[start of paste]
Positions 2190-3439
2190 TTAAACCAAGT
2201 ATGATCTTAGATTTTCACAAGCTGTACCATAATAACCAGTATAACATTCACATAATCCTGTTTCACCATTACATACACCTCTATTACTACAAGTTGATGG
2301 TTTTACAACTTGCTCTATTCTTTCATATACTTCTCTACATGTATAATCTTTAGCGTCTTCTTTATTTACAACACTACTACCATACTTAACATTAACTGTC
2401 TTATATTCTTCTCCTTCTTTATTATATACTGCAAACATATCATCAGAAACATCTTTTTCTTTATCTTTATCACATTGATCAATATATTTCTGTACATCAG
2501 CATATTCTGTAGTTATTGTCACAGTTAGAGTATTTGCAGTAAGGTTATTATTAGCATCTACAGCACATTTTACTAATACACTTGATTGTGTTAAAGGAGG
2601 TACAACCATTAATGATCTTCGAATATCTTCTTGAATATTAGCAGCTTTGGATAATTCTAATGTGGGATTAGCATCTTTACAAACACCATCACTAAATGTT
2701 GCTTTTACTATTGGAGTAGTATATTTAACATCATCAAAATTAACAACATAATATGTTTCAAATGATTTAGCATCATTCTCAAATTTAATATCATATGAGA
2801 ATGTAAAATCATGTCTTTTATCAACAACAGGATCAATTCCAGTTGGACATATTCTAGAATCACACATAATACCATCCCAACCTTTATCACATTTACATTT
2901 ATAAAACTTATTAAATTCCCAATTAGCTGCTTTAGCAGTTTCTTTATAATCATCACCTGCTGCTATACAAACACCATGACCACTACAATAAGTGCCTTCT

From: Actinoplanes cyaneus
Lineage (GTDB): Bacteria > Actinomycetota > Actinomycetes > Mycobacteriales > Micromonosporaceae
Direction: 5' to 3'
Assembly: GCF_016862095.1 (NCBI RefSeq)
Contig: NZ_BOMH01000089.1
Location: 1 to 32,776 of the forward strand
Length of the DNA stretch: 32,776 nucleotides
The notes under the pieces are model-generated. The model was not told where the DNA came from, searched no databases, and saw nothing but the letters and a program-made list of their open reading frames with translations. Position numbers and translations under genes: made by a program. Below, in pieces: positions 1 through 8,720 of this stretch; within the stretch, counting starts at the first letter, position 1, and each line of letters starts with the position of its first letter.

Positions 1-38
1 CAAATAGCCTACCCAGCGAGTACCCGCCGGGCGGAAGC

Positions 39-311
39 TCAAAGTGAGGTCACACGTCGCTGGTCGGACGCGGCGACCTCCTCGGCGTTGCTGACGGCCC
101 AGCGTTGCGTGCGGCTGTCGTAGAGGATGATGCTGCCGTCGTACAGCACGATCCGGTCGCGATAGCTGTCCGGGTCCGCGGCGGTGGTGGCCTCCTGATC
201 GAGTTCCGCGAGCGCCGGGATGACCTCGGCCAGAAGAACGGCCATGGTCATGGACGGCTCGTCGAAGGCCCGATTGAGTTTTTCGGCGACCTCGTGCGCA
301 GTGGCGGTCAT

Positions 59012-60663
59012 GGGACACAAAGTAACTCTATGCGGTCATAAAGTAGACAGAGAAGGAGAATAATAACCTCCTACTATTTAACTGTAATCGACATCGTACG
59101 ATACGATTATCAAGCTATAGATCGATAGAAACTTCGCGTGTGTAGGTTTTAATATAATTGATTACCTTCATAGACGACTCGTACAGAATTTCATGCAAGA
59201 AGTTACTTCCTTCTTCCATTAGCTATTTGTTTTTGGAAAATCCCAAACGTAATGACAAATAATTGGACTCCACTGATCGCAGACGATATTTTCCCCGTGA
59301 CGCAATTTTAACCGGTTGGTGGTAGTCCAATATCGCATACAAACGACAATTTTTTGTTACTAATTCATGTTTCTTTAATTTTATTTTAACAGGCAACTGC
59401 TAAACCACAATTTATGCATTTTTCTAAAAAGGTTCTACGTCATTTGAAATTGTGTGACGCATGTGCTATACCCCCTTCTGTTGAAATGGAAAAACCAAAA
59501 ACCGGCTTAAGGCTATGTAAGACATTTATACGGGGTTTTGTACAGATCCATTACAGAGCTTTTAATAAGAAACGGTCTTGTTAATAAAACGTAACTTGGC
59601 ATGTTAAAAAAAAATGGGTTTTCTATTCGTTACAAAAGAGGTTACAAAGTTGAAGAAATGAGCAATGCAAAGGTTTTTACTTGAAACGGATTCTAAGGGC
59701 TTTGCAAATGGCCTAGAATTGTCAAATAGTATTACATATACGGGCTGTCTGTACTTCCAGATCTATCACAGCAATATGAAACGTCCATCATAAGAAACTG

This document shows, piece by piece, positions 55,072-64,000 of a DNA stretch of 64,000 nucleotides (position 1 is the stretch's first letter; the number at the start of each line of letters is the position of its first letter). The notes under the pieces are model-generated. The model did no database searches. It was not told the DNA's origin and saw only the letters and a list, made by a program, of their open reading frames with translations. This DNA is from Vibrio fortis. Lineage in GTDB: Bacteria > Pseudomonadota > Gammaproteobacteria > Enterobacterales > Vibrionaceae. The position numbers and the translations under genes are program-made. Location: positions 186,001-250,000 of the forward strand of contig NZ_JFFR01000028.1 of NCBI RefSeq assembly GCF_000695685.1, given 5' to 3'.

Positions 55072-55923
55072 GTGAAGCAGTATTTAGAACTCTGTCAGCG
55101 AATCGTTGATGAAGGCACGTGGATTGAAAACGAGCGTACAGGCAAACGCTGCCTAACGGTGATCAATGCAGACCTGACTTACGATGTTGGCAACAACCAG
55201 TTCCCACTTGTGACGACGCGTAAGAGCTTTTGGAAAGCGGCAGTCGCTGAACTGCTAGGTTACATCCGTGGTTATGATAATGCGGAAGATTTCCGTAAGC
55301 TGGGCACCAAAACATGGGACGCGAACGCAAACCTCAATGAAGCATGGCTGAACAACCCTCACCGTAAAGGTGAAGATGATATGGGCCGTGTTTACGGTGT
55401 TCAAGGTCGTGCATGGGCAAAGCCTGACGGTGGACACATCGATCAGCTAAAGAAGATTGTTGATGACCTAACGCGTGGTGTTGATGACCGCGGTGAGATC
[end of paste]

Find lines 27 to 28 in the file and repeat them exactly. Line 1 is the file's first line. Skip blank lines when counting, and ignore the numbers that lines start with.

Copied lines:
59012 GGGACACAAAGTAACTCTATGCGGTCATAAAGTAGACAGAGAAGGAGAATAATAACCTCCTACTATTTAACTGTAATCGACATCGTACG
59101 ATACGATTATCAAGCTATAGATCGATAGAAACTTCGCGTGTGTAGGTTTTAATATAATTGATTACCTTCATAGACGACTCGTACAGAATTTCATGCAAGA